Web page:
The Tippecanoe County Sheriff’s Department debuted its new use-of-force training technology Wednesday. The training involves setting up mock situations via video to prepare its officers for real-life noncompliance.
Deputy Sheriff Austin Waibel demonstrated, giving verbal commands and shooting an armed burglar -- while standing in front of a screen set up in a training room at the Tippecanoe County Sheriff’s Department.
The simulation shows a video of a situation where force may have to be used, and officers react using mock equipment – firearms, pepper spray and tasers -- modeled after what they carry while on duty.
Waibel says it’s not as stressful as real life, but it’s a good start.
“You know when you come in here, you’re going to walk out the door later,” Waibel says. “But it does add that little bit of stress, that little bit of what’s unknown and what’s going to happen that I think will help get them to react better when the real thing does happen.”
Training instructors can also make the video react to the officer – for example, changing what a subject in the video says based on the trainee’s verbal commands.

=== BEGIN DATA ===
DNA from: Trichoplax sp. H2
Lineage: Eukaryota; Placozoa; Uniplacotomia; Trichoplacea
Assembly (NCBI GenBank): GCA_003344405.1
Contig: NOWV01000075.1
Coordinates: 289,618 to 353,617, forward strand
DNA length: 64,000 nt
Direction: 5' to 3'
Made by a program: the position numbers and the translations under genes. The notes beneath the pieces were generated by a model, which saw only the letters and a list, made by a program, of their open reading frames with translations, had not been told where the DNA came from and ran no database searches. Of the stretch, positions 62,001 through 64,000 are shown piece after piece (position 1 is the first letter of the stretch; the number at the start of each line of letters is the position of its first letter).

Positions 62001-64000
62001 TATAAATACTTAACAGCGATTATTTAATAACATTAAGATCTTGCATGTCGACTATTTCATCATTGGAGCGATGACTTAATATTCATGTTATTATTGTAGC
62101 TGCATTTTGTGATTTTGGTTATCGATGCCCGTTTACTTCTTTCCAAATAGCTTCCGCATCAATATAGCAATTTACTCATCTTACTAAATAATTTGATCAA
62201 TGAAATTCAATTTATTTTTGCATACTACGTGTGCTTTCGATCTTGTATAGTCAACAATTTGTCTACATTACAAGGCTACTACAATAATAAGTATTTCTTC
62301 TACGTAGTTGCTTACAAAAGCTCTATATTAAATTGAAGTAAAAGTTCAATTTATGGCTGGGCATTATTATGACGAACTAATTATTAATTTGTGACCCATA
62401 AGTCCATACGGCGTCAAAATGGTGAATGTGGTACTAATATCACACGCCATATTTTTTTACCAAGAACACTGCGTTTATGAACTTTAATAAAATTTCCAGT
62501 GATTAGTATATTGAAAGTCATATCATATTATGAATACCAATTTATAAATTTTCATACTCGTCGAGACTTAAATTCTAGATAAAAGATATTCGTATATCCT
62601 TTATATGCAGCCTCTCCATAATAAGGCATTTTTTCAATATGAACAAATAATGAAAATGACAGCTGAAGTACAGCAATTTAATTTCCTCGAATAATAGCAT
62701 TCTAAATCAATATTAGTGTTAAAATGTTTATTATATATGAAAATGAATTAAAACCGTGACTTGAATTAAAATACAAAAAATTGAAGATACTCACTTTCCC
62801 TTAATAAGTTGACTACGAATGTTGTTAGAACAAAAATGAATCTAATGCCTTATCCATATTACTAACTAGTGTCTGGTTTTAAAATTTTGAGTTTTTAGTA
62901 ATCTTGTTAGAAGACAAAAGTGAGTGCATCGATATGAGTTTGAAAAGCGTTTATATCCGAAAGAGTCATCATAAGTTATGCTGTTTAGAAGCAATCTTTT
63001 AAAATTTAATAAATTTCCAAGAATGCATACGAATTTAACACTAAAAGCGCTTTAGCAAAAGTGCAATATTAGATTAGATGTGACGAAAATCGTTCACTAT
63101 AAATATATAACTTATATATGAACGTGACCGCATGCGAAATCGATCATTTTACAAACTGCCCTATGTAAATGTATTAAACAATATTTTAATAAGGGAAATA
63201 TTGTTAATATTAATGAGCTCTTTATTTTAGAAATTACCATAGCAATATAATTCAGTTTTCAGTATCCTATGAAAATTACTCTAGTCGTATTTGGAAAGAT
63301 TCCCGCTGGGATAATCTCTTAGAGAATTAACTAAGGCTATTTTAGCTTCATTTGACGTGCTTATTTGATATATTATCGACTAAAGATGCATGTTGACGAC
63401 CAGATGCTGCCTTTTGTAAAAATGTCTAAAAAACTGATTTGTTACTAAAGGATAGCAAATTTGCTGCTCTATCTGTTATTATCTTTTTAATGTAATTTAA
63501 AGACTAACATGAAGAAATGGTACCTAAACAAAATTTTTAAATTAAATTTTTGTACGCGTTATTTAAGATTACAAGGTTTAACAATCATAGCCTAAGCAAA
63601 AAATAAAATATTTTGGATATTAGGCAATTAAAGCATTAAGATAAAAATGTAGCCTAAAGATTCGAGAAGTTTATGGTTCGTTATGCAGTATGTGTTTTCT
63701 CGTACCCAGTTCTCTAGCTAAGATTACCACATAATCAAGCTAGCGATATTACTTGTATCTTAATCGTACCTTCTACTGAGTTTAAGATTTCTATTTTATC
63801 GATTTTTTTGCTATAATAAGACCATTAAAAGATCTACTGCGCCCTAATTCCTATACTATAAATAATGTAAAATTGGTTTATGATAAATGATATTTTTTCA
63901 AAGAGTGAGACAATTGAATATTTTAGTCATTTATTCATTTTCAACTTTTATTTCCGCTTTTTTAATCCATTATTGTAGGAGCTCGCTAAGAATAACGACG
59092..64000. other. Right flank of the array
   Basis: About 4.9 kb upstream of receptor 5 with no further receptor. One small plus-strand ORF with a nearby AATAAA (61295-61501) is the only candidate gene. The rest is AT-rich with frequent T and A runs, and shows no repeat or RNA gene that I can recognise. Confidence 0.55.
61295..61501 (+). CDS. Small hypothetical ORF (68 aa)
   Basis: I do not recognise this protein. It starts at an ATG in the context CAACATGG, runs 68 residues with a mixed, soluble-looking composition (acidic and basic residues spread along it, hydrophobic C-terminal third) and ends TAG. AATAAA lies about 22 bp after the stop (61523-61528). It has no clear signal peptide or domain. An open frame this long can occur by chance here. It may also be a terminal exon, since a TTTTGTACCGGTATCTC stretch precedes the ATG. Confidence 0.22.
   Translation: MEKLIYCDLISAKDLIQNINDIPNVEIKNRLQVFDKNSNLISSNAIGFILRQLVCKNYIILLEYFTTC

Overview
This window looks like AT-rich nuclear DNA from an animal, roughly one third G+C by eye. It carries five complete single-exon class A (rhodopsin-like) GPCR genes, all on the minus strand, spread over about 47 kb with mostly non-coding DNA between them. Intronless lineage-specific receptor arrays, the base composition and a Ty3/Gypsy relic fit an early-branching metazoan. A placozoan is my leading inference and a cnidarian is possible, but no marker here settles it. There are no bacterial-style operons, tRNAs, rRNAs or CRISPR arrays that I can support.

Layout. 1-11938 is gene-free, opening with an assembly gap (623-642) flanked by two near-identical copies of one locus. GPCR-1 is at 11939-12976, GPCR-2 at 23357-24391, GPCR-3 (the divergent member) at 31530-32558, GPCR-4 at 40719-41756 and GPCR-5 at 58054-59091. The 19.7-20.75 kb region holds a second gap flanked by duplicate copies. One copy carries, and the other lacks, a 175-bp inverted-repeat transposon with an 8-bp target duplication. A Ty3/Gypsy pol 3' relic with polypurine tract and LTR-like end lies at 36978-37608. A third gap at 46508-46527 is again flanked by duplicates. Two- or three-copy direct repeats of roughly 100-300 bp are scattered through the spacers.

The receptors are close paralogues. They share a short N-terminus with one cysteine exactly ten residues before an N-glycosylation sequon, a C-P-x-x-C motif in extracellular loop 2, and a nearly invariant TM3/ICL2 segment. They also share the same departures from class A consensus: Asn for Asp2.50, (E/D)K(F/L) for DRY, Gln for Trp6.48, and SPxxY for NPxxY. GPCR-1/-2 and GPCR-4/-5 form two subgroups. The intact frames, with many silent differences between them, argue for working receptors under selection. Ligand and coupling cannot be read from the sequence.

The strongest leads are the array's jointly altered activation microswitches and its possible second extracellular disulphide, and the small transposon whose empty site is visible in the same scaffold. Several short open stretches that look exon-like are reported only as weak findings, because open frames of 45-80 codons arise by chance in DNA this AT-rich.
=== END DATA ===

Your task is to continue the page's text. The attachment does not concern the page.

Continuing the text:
Sheriff Barry Richard says the department plans to start scheduling training sessions with the new system this month.
Richard says the training also extends to correctional officers and bailiffs.
“We would like to get as many people that deal with the public as possible to be aware of the situations and how to handle them,” he says.
Sgt. Len Halascsak says the use-of-force simulator is expected to hold up for several years at least, and new videos are sent out every few months.
The videos are played while an officer is holding a mock gun, pepper spray, or other piece of equipment that reacts to the screen. After they act, the training officer can evaluate their reaction.
A similar system is used at the Indiana Law Enforcement Academy for its firearms training.